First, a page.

What Can A Caregiver Do?
One morning, as I sat at my desk working on the computer, Dan walked into my office, complaining about his stomach. Stomach aches were not new, but I thought this was my chance to get him to the doctor regarding his memory - a request he had rejected many times.
I grabbed the phone and made an appointment. I reminded Dan several times that I had scheduled it, and he was okay. Until the morning of the appointment! As we were getting ready, he was furious - and refused to go. There was no way I could get a 140 lb, belligerent man into the car and to that appointment. I canceled it.
As family caregivers, one of our biggest problems is managing a loved one’s behavior. They can be argumentative, resistant, and defiant.
In a previous article, I discussed a caregiver workshop that I attended. Managing challenging behavior was one topic.
In the workshop, the presenter suggested that we consider what happens before the behavior - the trigger, and what is said and done after the behavior - the response.
Triggers can include:
a long physical illness
reminders, such as seeing the keys to the car or another person
Responses include what we do, how we feel, and what our loved one does. Our reactions can increase or decrease the problematic behavior.
Thinking of the B-D-A chain is helpful. We can log and record the date/day of the week, the time, and what happened before, during, and after the behavior - similar to this chart.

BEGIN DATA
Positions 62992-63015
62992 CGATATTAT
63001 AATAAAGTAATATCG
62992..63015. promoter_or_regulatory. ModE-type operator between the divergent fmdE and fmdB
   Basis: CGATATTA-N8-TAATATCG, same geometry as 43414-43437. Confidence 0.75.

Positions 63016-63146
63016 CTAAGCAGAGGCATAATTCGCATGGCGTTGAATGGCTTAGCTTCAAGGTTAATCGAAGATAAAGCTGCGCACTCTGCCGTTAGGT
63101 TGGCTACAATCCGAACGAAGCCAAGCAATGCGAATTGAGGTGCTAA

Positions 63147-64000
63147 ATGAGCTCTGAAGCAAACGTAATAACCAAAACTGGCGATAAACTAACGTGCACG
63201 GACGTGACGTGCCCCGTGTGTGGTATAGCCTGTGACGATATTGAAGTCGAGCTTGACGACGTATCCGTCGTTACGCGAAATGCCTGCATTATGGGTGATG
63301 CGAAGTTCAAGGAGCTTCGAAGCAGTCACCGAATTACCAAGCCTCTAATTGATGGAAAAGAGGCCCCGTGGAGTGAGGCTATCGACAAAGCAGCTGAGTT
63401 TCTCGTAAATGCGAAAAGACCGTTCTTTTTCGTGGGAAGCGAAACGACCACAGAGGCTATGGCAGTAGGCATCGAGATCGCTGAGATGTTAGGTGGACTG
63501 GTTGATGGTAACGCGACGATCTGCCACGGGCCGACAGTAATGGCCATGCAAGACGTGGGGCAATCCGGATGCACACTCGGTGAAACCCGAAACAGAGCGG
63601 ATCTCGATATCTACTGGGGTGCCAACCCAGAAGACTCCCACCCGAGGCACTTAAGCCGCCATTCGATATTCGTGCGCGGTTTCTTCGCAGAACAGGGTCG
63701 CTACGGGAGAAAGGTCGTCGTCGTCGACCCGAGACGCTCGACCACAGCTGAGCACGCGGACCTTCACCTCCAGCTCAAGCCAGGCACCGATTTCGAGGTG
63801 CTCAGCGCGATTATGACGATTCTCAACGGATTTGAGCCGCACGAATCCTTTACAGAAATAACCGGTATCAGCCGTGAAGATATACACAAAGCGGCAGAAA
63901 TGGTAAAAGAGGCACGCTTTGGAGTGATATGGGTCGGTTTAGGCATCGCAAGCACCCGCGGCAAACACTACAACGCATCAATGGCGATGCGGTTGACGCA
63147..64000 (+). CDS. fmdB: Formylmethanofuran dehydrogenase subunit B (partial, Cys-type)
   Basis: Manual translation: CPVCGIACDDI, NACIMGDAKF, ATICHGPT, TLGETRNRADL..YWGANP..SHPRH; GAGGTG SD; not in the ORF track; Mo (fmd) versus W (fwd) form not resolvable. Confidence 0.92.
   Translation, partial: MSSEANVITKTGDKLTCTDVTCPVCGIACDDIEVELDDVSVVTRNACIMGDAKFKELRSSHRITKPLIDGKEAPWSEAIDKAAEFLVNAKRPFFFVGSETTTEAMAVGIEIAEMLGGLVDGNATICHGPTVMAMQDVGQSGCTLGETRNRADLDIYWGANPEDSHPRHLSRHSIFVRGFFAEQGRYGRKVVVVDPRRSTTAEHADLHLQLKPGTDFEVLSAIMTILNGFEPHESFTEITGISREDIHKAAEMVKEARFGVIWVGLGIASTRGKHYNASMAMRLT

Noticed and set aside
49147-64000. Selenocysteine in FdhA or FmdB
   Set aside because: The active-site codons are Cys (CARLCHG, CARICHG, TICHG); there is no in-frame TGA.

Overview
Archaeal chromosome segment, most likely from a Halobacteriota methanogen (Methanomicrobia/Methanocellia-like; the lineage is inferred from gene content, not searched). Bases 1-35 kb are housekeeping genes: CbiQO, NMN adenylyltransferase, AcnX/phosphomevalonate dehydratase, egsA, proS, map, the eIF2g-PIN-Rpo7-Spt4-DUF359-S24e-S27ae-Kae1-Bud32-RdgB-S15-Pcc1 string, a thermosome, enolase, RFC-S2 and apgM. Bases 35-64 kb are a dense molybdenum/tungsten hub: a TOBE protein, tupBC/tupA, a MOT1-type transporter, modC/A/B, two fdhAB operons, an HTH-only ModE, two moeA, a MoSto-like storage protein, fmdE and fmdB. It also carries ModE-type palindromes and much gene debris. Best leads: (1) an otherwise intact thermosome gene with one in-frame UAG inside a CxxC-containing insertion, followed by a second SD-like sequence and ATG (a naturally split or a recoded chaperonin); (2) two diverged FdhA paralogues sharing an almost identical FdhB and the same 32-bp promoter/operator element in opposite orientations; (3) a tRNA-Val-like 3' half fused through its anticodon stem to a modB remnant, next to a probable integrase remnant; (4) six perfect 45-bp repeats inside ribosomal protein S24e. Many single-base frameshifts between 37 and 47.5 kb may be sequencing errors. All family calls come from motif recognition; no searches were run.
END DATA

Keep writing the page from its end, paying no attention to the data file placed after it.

Occasionally, we can’t change the triggers. So, how we react or respond can keep the situation from worsening.
When encountering problem behaviors, we can change:
What happens before the behavior - the trigger.
What comes after the behavior and our reactions.
All of the above.
For example, seeing the car keys was a trigger for Dan. He wanted to drive but was no longer a safe driver. I couldn’t let him take the car, so we argued - the behavior. The logical change would have been to hide the keys - the trigger - or explain the situation, but driving was important to him, and no one was going to tell him he couldn’t use them.
So, our response was to take the battery out of the key fob and tell him it was dead. I promised to order a new one. Of course, he didn’t remember those conversations and would bring it up again - I said I’d check, which satisfied him temporarily.
This process can work well for caregivers. We can’t change someone’s behavior, but we can set things up to be less triggering and alter our responses.
Knowing what I do now, my responses would be different. When we were getting ready, I would have told Dan I had a doctor’s appointment and asked him to go along - he would have been very supportive.
I want to remind you of this resource for caregivers: The Family Caregiver Alliance.
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